A direct line of communication identified between fat tissue and the brain
Researchers have discovered sensory nerve cells that send messages from fat tissue to the brain in mice. This finding challenges the conventional notion that circulating hormones in the blood are the sole messengers sending information related to stress and metabolism between fat tissue and brain cells.
In mammals, fat tissue stores energy (calories) and releases this energy when the body needs it. Fat tissue also regulates hormones and signaling molecules that update the brain on fullness, hunger, and metabolism. Disruption of these critical functions can contribute to several diseases including diabetes, obesity, and fatty liver disease. Researchers have known that nerve cells contact fat tissue. However, they suspected that they were part of a network of nerves responsible for the body’s “fight-or-flight” response that activates fat-burning pathways during stress and physical activity—not sensory nerve cells that carry data directly to the brain. Until now, a lack of suitable laboratory tools and techniques prevented scientists from identifying the function of nerve cells contacting fat tissue. The team of researchers leading this study developed new techniques to overcome these obstacles.
First, they used an imaging technique they had recently developed that turned fat tissue transparent so they could visualize the nerve cells that extend into the tissue. Surprisingly, in experiments in male mice, they discovered that nearly half of the nerve cells were not part of the fight-or-flight response network, but rather connected to an area of the brain where sensory cells originate. Next, the team used a genetic tool, developed previously and that they optimized, to analyze the function of the sensory nerve cells by selectively removing these cells within the fat tissue. The experiments demonstrated that destroying sensory input from fat tissue to the brain in mice results in elevated body temperatures and the generation of “beige fat,” a type of fat tissue that breaks down other fat molecules to produce heat. These results suggest that the two types of nerve cells extending into fat tissue, cells in the fight-or-flight network and sensory cells, have opposing functions: the former act as a “gas pedal” for burning fat, and the latter act as the “brake”. When the brake was removed, a response reminiscent of fight-or-flight was activated (fat-burning, body temperature increase).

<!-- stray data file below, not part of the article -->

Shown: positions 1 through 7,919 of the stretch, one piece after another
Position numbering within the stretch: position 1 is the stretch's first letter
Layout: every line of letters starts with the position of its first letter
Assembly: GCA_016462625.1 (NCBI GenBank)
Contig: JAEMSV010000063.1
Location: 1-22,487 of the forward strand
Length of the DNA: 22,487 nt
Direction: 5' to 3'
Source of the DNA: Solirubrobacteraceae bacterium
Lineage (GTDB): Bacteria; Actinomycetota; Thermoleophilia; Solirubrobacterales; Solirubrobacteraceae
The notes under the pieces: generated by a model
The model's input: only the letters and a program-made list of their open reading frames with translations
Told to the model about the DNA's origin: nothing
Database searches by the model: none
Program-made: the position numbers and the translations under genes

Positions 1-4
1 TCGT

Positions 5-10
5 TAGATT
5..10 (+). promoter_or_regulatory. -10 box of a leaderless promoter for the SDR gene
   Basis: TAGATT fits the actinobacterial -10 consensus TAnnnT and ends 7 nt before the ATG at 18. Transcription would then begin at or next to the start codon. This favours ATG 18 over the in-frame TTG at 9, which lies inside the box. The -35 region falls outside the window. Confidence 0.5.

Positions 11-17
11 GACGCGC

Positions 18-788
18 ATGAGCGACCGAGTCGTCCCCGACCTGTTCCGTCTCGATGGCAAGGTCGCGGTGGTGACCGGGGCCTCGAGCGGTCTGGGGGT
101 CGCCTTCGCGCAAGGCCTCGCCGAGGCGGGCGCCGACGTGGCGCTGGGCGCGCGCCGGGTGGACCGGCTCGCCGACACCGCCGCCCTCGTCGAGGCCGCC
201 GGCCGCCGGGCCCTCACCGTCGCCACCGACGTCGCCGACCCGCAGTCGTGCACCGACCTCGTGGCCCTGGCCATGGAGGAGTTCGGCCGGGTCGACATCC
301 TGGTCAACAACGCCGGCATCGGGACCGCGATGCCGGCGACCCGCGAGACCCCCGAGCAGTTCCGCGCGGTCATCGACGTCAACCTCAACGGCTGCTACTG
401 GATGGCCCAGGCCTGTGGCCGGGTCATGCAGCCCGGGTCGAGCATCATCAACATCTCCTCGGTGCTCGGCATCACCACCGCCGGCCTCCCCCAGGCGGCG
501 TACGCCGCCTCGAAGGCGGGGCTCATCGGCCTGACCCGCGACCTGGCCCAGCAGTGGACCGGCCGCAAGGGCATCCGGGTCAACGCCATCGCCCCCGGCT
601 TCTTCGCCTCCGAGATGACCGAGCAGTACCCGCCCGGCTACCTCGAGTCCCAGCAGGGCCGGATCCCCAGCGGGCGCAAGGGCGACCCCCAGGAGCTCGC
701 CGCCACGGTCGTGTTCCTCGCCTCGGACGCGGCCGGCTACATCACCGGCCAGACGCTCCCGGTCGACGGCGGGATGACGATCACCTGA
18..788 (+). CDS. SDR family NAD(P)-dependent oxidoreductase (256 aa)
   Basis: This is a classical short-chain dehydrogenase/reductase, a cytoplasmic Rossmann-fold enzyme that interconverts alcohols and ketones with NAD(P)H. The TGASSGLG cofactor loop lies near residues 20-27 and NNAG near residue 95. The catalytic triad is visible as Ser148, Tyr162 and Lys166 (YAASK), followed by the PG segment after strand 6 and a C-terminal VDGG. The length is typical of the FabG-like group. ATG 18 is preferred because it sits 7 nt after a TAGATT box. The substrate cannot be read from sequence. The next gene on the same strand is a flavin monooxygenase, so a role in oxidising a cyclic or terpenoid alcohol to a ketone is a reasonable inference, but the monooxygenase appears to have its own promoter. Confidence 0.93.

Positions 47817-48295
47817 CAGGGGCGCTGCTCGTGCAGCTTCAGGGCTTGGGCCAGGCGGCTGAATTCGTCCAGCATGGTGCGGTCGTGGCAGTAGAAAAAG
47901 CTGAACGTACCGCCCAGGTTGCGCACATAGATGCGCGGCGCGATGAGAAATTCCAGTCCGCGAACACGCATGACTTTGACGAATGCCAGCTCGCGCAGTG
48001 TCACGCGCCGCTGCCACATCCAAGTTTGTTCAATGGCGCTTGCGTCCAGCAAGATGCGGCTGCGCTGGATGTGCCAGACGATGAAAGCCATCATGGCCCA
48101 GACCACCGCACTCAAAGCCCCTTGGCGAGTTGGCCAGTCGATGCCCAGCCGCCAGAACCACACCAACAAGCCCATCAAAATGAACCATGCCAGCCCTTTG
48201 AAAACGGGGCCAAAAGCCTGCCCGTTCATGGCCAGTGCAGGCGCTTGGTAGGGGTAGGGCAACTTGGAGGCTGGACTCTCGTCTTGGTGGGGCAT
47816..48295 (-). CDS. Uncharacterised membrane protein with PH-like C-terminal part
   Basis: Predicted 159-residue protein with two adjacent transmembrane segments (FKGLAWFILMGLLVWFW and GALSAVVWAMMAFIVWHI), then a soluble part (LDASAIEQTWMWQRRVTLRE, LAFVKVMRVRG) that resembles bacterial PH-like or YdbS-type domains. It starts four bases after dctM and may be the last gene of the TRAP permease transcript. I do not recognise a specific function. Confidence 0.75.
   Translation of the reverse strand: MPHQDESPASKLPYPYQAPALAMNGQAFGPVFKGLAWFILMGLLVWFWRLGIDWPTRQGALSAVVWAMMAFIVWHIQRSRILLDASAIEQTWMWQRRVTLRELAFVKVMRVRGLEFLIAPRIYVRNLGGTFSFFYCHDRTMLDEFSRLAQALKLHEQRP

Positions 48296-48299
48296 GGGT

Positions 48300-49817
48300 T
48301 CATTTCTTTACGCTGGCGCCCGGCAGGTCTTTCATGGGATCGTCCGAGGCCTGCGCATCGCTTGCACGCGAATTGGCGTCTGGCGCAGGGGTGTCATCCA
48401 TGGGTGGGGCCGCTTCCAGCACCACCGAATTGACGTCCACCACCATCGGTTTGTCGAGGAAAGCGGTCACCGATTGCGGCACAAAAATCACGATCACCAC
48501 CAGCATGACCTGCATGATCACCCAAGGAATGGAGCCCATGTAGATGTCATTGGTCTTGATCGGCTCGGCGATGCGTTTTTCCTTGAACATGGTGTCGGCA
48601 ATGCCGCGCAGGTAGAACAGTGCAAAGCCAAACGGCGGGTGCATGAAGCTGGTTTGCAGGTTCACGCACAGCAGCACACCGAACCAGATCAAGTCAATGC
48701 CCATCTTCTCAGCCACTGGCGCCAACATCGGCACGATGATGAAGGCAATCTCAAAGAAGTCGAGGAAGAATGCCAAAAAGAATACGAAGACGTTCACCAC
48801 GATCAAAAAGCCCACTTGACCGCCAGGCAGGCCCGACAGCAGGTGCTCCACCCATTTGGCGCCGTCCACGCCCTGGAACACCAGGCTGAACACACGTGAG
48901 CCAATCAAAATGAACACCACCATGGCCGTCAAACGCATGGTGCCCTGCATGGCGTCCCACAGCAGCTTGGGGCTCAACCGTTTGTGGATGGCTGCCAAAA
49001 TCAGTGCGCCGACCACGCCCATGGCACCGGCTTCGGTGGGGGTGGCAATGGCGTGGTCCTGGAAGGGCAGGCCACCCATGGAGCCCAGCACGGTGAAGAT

These findings fill an important knowledge gap on how the brain regulates different fat tissue functions, highlighting the importance of this newly discovered avenue of brain-body communication. Future research could lead to new therapeutic strategies to treat obesity and other metabolic diseases.
Wang Y, Leung VH, Zhang Y, …Ye L. The role of somatosensory innervation of adipose tissues. Nature 609: 569-574, 2022.